- By Jason Bacot
- Published 01/26/2011
The short (usually five-paragraph) essay has plenty of admirers and detractors. Most of the detractors state, correctly, that it is an artificial device and that there are many topics and viewpoints that cannot be effectively shoehorned into the five-paragraph structure. There is no doubt that the instructor that relies solely on five-paragraph essay assignments is limiting his or her students in some ways. On the other hand, if the short essay is viewed as an essential learning tool, it is easy to see how it can benefit students. Some teachers of composition and creative writing think of the short essay as a form of basic training, similar to the way so many of the greatest visual artists trained in the basics of classical composition, perspective, and line even if their greatest works were abstract paintings. In other words, they view it as a foundation upon which further technique can build. Another reason that many teachers emphasize the five-paragraph essay is for its utility for non-native English speakers. Becoming fluent in a non-native language requires skill at thought organization, on the level of the individual word, the sentence, and the complete thought, or paragraph. Students of English as a second language (ESL) often use the short essay as an effective skill builder. ESL students must satisfy certain language requirements before enrolling in an American college or university, and the five-paragraph essay provides a solid structure for being able to do that.
When the short essay is used as a building block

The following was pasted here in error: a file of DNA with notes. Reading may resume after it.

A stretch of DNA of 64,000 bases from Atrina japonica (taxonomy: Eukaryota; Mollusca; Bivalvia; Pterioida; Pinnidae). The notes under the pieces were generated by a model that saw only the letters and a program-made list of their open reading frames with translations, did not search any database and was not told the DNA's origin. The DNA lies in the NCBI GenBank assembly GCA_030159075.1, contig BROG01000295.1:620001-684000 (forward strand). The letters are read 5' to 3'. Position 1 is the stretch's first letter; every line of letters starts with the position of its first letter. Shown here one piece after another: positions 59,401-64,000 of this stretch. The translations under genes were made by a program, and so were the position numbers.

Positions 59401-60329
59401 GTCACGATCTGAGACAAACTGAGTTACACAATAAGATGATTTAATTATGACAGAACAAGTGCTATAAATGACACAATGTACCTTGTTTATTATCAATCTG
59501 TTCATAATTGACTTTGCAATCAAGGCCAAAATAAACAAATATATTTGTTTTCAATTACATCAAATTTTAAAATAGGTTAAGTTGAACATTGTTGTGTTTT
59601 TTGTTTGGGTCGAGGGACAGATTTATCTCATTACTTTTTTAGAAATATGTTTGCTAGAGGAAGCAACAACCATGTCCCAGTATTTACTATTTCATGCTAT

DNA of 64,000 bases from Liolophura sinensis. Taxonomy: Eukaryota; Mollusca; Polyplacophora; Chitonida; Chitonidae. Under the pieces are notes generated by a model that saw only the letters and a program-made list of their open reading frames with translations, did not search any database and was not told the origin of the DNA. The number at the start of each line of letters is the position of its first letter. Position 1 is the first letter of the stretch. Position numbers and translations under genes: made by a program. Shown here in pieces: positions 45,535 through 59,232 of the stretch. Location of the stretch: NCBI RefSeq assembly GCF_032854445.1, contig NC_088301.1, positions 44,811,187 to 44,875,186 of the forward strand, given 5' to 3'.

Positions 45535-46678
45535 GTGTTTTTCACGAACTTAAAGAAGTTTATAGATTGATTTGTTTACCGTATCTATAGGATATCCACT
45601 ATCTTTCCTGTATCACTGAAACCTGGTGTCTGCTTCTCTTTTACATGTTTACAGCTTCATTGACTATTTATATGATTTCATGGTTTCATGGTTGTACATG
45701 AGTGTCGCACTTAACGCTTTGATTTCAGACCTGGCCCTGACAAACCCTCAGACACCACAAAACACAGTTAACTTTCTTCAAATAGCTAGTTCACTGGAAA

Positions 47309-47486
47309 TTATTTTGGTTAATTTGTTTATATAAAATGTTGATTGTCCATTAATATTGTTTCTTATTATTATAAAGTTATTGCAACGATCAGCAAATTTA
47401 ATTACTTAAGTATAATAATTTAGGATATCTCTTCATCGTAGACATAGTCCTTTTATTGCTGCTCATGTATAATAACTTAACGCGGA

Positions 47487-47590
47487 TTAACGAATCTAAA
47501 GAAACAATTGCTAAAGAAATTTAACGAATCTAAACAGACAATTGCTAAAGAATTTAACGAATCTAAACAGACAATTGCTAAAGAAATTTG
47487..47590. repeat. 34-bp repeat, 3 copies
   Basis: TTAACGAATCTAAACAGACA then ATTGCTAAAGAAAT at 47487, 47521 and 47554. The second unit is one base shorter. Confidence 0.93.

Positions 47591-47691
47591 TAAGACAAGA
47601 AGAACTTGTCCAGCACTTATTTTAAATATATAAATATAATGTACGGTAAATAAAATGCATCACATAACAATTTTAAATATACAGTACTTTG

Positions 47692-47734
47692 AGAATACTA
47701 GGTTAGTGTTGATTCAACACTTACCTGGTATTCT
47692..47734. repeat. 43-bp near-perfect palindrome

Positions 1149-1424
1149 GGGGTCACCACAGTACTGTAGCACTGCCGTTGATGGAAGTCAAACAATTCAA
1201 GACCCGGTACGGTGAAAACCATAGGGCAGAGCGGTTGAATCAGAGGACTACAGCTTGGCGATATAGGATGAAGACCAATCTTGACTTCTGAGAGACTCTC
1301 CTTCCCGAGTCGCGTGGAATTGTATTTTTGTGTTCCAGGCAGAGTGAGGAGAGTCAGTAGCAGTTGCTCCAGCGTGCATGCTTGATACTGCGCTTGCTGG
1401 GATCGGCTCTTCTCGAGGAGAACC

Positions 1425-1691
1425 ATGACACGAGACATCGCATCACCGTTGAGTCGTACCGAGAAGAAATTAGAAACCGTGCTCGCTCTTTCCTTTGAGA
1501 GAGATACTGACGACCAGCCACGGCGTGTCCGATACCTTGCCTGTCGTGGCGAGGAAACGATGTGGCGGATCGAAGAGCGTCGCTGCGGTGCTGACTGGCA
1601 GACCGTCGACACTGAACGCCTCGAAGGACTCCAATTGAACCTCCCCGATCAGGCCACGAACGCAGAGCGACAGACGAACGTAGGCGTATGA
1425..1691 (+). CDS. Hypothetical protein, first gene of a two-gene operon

of composition skills, it is very valuable. The ability to distill thoughts into a coherent, concise form is required for success in a huge range of professions, from medicine to law to engineering. Therefore, students shouldn’t think of the short essay as nothing more than a requirement for passing a class. The problem with the short essay is when an instructor relies on it as the sole means of expression within a class. While there will naturally be emphasis on this format in basic composition classes, it shouldn’t be the “go to” format for all research assignments in the humanities and sciences. Many teachers today, saddled with heavy testing requirements and huge classes, simply do not have the time to shepherd their students through the process of writing a full-length term paper or research paper, and this is a shame. It’s one reason why the short essay is so prominently used in high schools today: teachers are overloaded, and with the five-paragraph essay, at least students will be required to do some writing.
If you’re a student, you should try to master the short essay. Knowing how to distill an idea or argument into 500 words or so can be extremely valuable in business, law, medicine, or engineering. Many law firms today find that they have to organize basic writing classes for new associates because they have simply not developed their writing skills as well as students in older generations were required to. Whose “fault” this is is not important. What is important is that anyone looking at a professional career of any kind understands the fundamental importance of basic writing skills to his or her future and takes advantages of learning opportunities.